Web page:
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Letter: Look at what the cat dragged in - VAT has to be revamped
Published on June 12, 2014 Email To Friend    Print Version

Dear Sir:

I have stayed away from these political squabbles in the past few years as I try to concentrate and moreover recommend policies of self-sustenance among other things to my immediate so-called social associates.

VAT as we come to realize is an obligated statute or as I would like to say a foreshadow govern levy, which is always a forecast on the legislative cards to introduce on the populace whenever the dependency of a state becomes overwhelmed with huge debts that are unbearable and unsustainable. This is an obvious indication that we are lounging at the jaws of the International Monetary Fund.

Now what St Lucians are not being told by the politicians and legislative cohorts is, even as the island introduced VAT as a means of financing and balancing its massive debts, this policy won't guarantee the abstention of the island succumbing to the IMF, thanks to the imprudent spending of successive regimes.

While we continue to live lavishly like developed countries, our politicians are indirectly indicating to us that the only way forward is to cut down on our local systems workforce this is blatantly covering up for their own extravagant spending in salaries, purchasing of vehicles and globetrotting.

We were constantly reminded about the evils of the inept former administration being famously known to be unacquainted to the consolidation funds and thereby concentrated on going to bed with Taiwanese to enable them to privately pocket third world projected resources. And so we are now seeing the very same prototype being replicated in a methodological fashion… thanks to sustenance being handed out by the very same (bête noir) Taiwanese that our present prime minister grudgingly promised to do away with in his post election bluff.

The only unselfish opinion I had time to entertain in the advent of VAT came from accountant/businessman Geoffrey Devaux, who shares a similar sentiment that, inasmuch that vat is inevitable, the timing is just not conducive to the current global double digits recession repercussions.

Coincidentally, the Trinidad Government went into parliament to alter VAT on all edible consumption goods. This is a self reliant republic island with ultra highways and super hypermarket shopping malls, all being supplemented by black sandy beaches blanketing reserves of crude oil, and another natural resource (its people) possesses apart from openly displaying their skilful talents, they have a knack for diplomacy.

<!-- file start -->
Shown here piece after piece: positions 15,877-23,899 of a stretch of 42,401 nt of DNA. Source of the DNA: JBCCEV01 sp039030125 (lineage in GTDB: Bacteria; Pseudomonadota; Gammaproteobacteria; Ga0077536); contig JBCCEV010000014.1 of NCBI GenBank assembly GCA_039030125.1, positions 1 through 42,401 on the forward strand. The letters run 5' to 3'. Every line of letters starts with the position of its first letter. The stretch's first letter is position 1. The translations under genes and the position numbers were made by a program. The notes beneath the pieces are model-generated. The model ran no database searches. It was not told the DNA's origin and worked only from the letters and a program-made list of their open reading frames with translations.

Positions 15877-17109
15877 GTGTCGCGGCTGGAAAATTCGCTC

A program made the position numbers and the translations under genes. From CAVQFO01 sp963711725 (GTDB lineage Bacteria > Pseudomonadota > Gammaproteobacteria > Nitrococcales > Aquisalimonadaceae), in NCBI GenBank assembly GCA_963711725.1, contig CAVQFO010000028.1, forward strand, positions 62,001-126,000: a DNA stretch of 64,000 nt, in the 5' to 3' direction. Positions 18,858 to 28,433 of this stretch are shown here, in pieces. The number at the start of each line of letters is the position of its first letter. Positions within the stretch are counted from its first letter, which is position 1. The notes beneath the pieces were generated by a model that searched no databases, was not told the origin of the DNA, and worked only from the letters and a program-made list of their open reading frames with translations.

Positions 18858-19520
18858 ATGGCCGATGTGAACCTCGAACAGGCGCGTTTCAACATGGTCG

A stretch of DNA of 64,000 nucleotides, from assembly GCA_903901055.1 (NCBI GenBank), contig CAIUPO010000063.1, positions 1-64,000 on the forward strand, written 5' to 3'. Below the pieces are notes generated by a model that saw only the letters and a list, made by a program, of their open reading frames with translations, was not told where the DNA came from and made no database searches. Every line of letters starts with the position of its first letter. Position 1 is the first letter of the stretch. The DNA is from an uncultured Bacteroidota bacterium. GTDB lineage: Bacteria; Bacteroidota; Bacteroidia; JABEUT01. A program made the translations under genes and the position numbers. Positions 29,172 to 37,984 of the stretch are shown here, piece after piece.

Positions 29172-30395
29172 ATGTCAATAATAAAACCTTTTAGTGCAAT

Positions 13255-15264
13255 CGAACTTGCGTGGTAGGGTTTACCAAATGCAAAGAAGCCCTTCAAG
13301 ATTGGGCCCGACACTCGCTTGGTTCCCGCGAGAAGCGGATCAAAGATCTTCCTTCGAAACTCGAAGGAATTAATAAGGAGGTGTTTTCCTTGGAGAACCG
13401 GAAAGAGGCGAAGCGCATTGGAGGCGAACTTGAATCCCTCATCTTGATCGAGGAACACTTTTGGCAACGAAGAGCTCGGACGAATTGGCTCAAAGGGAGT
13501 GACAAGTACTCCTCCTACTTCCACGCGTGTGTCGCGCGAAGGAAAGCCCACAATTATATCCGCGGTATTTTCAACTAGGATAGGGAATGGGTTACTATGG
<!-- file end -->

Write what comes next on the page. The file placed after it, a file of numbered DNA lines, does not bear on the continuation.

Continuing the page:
Trinidad and Tobago, the (Miami shopping) capital of the Caribbean, can afford to feed the entire rest of the English-speaking Caribbean archipelago, as there was a time that Trinidad and Tobago was where the islands’ natives ventured in search of huge food and clothing bargains. Now in spite of Trinidad and Tobago being self sufficient, the government politely and cleverly decided that, in light of the soon to be global (15%) increase in food prices, it should go to parliament and enact legislation to immediately alleviate the strain on its ever increasing population by removing the VAT tariff on all food items.

Bravo for a prime minister who understands and listens to the people and won't allow them to pay exorbitant prices for basic human needs, moreover the prime minister has seen the havoc this unpopular tax has created. Hence the reason for the amendment of this levy, despite her islands not being dependent on the much sought after tourism dollar, she has gone ahead in paving the way to embrace the islands’ shoppers who she obviously anticipate will be calling in numbers on her shores in the advent of the food and clothing shortages that will be evident in such chaos.

Suffice to say on this issue, but wasn't our prime minister purposing to pump $100 million into this stagnant economy? This was often mentioned in his many addresses and political meetings. Now we all understand where this hyperbole was hatched out. Nice try, Mr Prime Minister, as St Lucians will have to either brace themselves to stomach the threatening unbearable substandard way of self provisions or demand the government find some other diplomatic means of generating development in this stagnant economy other than trying to squeeze the blood out of its struggling small population in its gimmicks in pumping $100 million into the economy.

This 15% VAT should derive from visitors calling to our port if we are continually boasting of the increase in tourist arrivals, it's sheer logic that, when one leaves to embark on a vacation, they are likely to spend most times even out of pocket -- look at the way Sandals goes about marketing its product.

I also think it's about the time the prime minister subordinates and consultants direct himself into the understanding that he must pay more attention to the island's agro-industry’s huge potential. This may also generate excitement with the farming community and besides keep young farmers at home to attend to their farms instead of ending up in Canadian and French lockups.

All is not lost when the authorities realize where their real resources lie and take the initiative in negotiating markets out there for cocoa and it's byproducts, poultry and its by-products, bananas and plantain by products, coconuts and its byproducts, mangoes and its byproducts to name a few, rather than subsidizing empty aircraft seats flying out of the island.

After all this, where else can the islanders vent their frustration upon experiencing the awful sight of what the cat just dragged in?

Stanley Leonaire
 
Reads: 2894





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